The Supreme Court’s action in ordering the release of A G Perarivalan, a convict in the Rajiv Gandhi assassination case, has resulted in mixed reactions.
GS-II: Functions and Responsibilities of the Union and the States, Issues and Challenges Pertaining to the Federal Structure
Dimensions of the Article
- Role of MDMA
- Use of powers under Article 142 by the Supreme Court
- Limitations on governor’s power
- Reformatory penal system of India
- Way Forward
- After the assassination of Rajiv Gandhi, the assailants were tried under the notorious Terrorist and Disruptive Activities (Prevention) Act, 1987 (TADA).
- All 26 accused were given the death sentence by the Special Court for various offences, including under TADA (1998).
- Fortunately, the SC held that the offences under TADA were not made out since there was no case to proceed for acts of terrorism.
- It also modified the death penalty for 22 persons and confirmed the same only for Nalini, Perarivalan, Murugan and Santhan (1999).
- Petition for mercy under Article 161: They petitioned the governor of Tamil Nadu for mercy under Article 161.
- The then governor of Tamil Nadu dismissed their petition without any advice from the cabinet.
- The Madras High Court ruled that the governor cannot exercise the power of pardon without the advice of the council of ministers.
- The cabinet advised the governor to give reprieve only to Nalini Sriharan and rejected the case of the other three, including Perarivalan.
- Perarivalan and the two other convicts appealed to the president with a mercy plea under Article 72.
- Two successive presidents of India – K R Narayanan and APJ Abdul Kalam — did not pass any mercy orders.
- But all of a sudden, their mercy pleas were rejected after a delay of 11 years by President Pratibha Patil.
- When they were about to be executed, the convicts moved the Madras HC challenging the execution of the death warrant issued against them.
- The cases were transferred to the SC, which decided that the president’s action in not considering the mercy plea within a reasonable time was improper and since the three prisoners had been on death row for 11 years, it was a fit case for commuting their sentence to life imprisonment.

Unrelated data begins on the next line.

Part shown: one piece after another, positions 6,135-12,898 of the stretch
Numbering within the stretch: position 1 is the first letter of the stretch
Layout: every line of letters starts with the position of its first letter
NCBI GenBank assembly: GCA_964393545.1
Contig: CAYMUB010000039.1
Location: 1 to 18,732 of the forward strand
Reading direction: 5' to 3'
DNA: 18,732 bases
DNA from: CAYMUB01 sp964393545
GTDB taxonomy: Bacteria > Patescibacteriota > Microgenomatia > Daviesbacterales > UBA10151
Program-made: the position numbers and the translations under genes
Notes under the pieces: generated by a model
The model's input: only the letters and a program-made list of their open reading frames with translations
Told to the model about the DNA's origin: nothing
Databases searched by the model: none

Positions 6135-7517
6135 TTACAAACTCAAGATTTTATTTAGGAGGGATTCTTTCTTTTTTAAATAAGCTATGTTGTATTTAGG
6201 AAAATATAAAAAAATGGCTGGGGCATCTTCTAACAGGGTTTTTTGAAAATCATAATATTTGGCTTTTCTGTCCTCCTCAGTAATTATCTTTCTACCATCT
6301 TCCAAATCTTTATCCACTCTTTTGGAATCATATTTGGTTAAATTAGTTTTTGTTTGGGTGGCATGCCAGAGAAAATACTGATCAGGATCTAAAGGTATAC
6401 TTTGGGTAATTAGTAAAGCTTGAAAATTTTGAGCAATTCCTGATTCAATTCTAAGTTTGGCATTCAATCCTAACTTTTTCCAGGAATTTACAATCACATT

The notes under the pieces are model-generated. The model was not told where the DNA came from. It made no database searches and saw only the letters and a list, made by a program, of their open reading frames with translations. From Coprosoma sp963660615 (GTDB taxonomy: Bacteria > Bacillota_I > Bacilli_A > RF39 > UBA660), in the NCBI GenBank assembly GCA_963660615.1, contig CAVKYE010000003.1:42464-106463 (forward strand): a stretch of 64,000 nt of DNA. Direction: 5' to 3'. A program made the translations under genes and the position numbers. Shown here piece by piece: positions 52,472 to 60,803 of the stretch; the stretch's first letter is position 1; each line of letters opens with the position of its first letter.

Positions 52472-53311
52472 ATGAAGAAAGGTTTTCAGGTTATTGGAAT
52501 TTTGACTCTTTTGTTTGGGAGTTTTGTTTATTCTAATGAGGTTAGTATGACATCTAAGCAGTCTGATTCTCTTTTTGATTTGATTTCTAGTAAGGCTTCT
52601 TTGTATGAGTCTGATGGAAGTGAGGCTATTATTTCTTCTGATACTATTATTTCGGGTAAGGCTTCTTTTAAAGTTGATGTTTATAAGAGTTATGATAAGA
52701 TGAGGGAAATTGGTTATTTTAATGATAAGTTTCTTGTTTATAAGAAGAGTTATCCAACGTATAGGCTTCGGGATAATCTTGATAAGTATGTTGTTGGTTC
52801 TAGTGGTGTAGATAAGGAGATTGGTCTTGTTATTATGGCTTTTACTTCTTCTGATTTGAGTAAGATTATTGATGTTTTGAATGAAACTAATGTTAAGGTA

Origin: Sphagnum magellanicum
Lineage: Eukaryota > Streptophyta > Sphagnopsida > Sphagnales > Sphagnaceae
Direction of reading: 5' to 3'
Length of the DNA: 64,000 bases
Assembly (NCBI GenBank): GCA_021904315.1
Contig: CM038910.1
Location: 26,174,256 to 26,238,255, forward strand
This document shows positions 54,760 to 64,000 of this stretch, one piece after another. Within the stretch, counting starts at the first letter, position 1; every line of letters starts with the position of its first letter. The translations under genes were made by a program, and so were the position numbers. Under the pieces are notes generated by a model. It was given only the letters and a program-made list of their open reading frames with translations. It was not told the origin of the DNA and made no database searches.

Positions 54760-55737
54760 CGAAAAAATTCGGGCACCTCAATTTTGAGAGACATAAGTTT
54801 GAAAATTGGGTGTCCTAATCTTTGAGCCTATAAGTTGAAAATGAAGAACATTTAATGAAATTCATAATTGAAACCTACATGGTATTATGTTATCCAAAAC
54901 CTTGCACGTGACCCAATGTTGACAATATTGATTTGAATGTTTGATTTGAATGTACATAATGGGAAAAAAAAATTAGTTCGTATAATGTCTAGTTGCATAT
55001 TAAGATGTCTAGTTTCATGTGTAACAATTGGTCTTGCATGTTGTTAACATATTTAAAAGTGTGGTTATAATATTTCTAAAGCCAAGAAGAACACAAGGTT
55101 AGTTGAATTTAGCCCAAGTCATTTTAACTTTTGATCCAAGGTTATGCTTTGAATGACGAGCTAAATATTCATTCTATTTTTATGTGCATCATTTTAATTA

- Meanwhile, on February 19, 2014, the TN cabinet advised the governor to grant reprieve to all seven accused.
- Once again, all of them applied for remission from the governor.
- The state cabinet also advised the governor to grant pardon.
- When Perarivalan’s mother, filed a case for parole, the court noting the inordinate delay observed: “the Governor of T N, a constitutional authority, cannot sit on the state’s recommendation on the release of all seven life convicts in the Rajiv Gandhi assassination case for so long” (July 2020).
- The court was informed that the governor was awaiting the final report of the CBI’s Multi-Disciplinary Monitoring Agency (MDMA).
Role of MDMA
- The role of MDMA itself came up for criticism by the SC in January 2018 and it observed that the agency did not appear to have made “much headway”.
- The court observed that the question of reopening the case against them will not arise as they had been already convicted for murder and conspiracy.
- Article 20(2) of the Constitution guarantees that no person can be prosecuted and punished for the same offence more than once.
Use of powers under Article 142 by the Supreme Court
- Once again, the process of granting mercy to the seven accused began with a resolution passed by the T N Assembly on September 9, 2018.
- On the same day, the state cabinet advised the governor to give reprieve to all seven prisoners.
- On being compelled by the court, the governor stated that the matter was to be dealt with by the President.
- It was at this stage the matter went back to the SC.
- It was finally decided that the authority to grant pardon is with the governor and he is bound by the advice of the state government.
- The court also ruled that the action of the governor in delaying the matter for more than 2.5 years was unacceptable.
- Exercising its power under Article 142 as well as considering all the relevant circumstances, the SC ordered Perarivalan’s release.
Limitations on governor’s power
- Giving reprieve to persons sentenced to the death penalty, even in the exercise of the plenary powers by a governor, has limitations.
- In 1978, Parliament amended the Criminal Procedure Code and introduced Sec 433A by which in such cases, prisoners cannot be released from prison unless they had served a minimum of 14 years in prison.
Reformatory penal system of India
- India’s penal system is undoubtedly reformatory and not retributive.
- The SC ruled on this issue by stating “a barbaric crime does not have to be visited with a barbaric penalty.”
- It is also surprising that the successive governments at the Centre appeared to be guided in this case by geopolitical considerations rather than this country’s laws.
The question now is whether the six other prisoners will receive the same relief or will there be a confrontation between the state government and governor once again. Let us hope that wisdom prevails and the governor’s office is not manipulated for narrow political considerations.
Source – The Indian Express